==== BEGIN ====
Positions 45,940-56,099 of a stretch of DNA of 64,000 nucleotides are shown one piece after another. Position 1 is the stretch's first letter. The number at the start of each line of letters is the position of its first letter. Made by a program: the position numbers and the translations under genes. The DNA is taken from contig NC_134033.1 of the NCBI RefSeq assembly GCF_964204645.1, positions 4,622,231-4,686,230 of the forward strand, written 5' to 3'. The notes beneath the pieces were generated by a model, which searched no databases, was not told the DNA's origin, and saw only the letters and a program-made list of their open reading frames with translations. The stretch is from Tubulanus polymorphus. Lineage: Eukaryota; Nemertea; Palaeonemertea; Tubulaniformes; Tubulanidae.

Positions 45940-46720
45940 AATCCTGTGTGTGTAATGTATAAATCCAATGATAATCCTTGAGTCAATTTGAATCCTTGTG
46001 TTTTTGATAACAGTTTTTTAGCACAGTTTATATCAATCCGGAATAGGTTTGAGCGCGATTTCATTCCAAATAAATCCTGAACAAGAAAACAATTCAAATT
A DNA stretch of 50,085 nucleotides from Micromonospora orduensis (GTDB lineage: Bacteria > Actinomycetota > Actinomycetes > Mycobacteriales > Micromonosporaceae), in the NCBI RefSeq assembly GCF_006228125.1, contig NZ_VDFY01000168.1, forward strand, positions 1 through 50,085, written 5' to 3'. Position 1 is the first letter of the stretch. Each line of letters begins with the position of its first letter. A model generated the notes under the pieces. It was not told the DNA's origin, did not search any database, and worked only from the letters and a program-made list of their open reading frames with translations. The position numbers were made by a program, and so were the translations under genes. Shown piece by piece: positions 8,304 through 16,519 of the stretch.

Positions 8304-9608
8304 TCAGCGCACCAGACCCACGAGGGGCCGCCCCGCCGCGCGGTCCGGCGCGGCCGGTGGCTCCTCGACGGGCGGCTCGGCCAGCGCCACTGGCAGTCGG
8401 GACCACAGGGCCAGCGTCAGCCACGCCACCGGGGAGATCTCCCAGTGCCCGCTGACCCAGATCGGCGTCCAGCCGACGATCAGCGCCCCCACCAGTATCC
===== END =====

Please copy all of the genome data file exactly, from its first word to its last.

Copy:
Positions 45,940-56,099 of a stretch of DNA of 64,000 nucleotides are shown one piece after another. Position 1 is the stretch's first letter. The number at the start of each line of letters is the position of its first letter. Made by a program: the position numbers and the translations under genes. The DNA is taken from contig NC_134033.1 of the NCBI RefSeq assembly GCF_964204645.1, positions 4,622,231-4,686,230 of the forward strand, written 5' to 3'. The notes beneath the pieces were generated by a model, which searched no databases, was not told the DNA's origin, and saw only the letters and a program-made list of their open reading frames with translations. The stretch is from Tubulanus polymorphus. Lineage: Eukaryota; Nemertea; Palaeonemertea; Tubulaniformes; Tubulanidae.

Positions 45940-46720
45940 AATCCTGTGTGTGTAATGTATAAATCCAATGATAATCCTTGAGTCAATTTGAATCCTTGTG
46001 TTTTTGATAACAGTTTTTTAGCACAGTTTATATCAATCCGGAATAGGTTTGAGCGCGATTTCATTCCAAATAAATCCTGAACAAGAAAACAATTCAAATT
A DNA stretch of 50,085 nucleotides from Micromonospora orduensis (GTDB lineage: Bacteria > Actinomycetota > Actinomycetes > Mycobacteriales > Micromonosporaceae), in the NCBI RefSeq assembly GCF_006228125.1, contig NZ_VDFY01000168.1, forward strand, positions 1 through 50,085, written 5' to 3'. Position 1 is the first letter of the stretch. Each line of letters begins with the position of its first letter. A model generated the notes under the pieces. It was not told the DNA's origin, did not search any database, and worked only from the letters and a program-made list of their open reading frames with translations. The position numbers were made by a program, and so were the translations under genes. Shown piece by piece: positions 8,304 through 16,519 of the stretch.

Positions 8304-9608
8304 TCAGCGCACCAGACCCACGAGGGGCCGCCCCGCCGCGCGGTCCGGCGCGGCCGGTGGCTCCTCGACGGGCGGCTCGGCCAGCGCCACTGGCAGTCGG
8401 GACCACAGGGCCAGCGTCAGCCACGCCACCGGGGAGATCTCCCAGTGCCCGCTGACCCAGATCGGCGTCCAGCCGACGATCAGCGCCCCCACCAGTATCC